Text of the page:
2020 was supposed to be Rogue Oysters’ year.
The four-year-old enterprise founded by husband-wife duo Taryn Brice-Rowland and Aaron Rowland in the Northern Neck community of Lancaster had already taken a hit early in its life when record-breaking rains swept through Virginia in 2018, diluting the salty waters where the bivalve thrives and wiping out that year’s crop.
But the pair persisted, beginning again the laborious two-year process of raising oysters from seed to shell. They started selling to other oyster businesses that supplied restaurants through the wholesale market and laid plans to break into direct restaurant sales themselves. This year they finally hired their first employee, with a planned start date in April.
Then the new coronavirus hit.
“Our orders basically stopped in early March,” said Brice-Rowland. Now, she said, “We have 300,000 oysters in the water right now that may not ever find a home we intended for them. We’ll have to find a way to get rid of them.”
Rogue Oysters isn’t alone in that predicament. All up and down the coasts and waterways of Virginia, where John Smith once reported the oysters “lay as thick as stones,” the farmers who cultivate this prized marine resource are faced with a tough predicament. The oysters they’ve raised are piling up, but there’s nowhere for them to go.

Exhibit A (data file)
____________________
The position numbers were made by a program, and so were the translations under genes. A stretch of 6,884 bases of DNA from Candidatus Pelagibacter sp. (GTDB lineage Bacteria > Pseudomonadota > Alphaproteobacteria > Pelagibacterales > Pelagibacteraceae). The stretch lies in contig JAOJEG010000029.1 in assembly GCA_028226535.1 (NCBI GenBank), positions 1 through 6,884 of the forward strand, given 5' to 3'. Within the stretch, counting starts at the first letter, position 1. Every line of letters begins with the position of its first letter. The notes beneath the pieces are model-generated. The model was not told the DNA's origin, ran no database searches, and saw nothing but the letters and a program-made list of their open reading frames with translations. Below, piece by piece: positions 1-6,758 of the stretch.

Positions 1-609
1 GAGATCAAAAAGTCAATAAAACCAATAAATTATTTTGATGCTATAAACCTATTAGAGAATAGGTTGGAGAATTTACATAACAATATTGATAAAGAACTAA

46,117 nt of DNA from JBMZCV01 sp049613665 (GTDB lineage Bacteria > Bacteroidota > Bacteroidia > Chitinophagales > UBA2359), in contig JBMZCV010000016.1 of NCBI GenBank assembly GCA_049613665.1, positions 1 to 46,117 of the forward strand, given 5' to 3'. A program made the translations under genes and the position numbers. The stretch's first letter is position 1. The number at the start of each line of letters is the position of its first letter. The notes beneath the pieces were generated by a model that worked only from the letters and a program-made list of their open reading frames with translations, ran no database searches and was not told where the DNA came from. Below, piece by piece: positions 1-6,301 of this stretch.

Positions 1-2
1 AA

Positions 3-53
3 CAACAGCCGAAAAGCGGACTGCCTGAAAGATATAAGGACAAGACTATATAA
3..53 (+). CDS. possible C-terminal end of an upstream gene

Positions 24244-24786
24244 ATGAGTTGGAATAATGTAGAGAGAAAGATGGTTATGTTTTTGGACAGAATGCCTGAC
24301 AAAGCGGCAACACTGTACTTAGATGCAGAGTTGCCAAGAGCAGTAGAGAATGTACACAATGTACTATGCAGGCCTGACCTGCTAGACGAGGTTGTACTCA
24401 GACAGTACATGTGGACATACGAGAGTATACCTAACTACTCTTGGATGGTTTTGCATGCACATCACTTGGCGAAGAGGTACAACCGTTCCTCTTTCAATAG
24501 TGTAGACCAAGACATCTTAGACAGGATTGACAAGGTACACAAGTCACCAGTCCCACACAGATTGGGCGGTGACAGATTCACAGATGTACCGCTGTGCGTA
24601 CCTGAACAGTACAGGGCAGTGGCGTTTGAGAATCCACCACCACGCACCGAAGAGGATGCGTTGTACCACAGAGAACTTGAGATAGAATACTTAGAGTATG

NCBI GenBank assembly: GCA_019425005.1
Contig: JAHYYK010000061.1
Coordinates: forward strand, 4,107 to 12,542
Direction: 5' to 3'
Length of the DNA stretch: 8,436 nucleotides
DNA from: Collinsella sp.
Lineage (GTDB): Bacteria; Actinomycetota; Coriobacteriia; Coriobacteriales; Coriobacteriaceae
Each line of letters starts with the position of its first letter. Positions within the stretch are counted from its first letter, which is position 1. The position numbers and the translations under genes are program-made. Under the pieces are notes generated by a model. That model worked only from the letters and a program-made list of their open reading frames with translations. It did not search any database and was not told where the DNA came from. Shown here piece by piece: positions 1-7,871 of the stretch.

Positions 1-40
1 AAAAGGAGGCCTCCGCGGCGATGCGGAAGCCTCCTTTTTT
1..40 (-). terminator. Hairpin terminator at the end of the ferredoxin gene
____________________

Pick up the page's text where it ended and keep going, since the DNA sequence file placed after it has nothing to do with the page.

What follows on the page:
“Whereas you can kind of mothball a restaurant … the farm is actually a living thing,” said Travis Croxton, co-owner of Rappahannock Oyster Company, which operates a facility in Topping as well as restaurants in Virginia, Washington, D.C., Charleston and Los Angeles. “They’re animals that are growing.”
The Virginia Mercury is a new, nonpartisan, nonprofit news organization covering Virginia government and policy.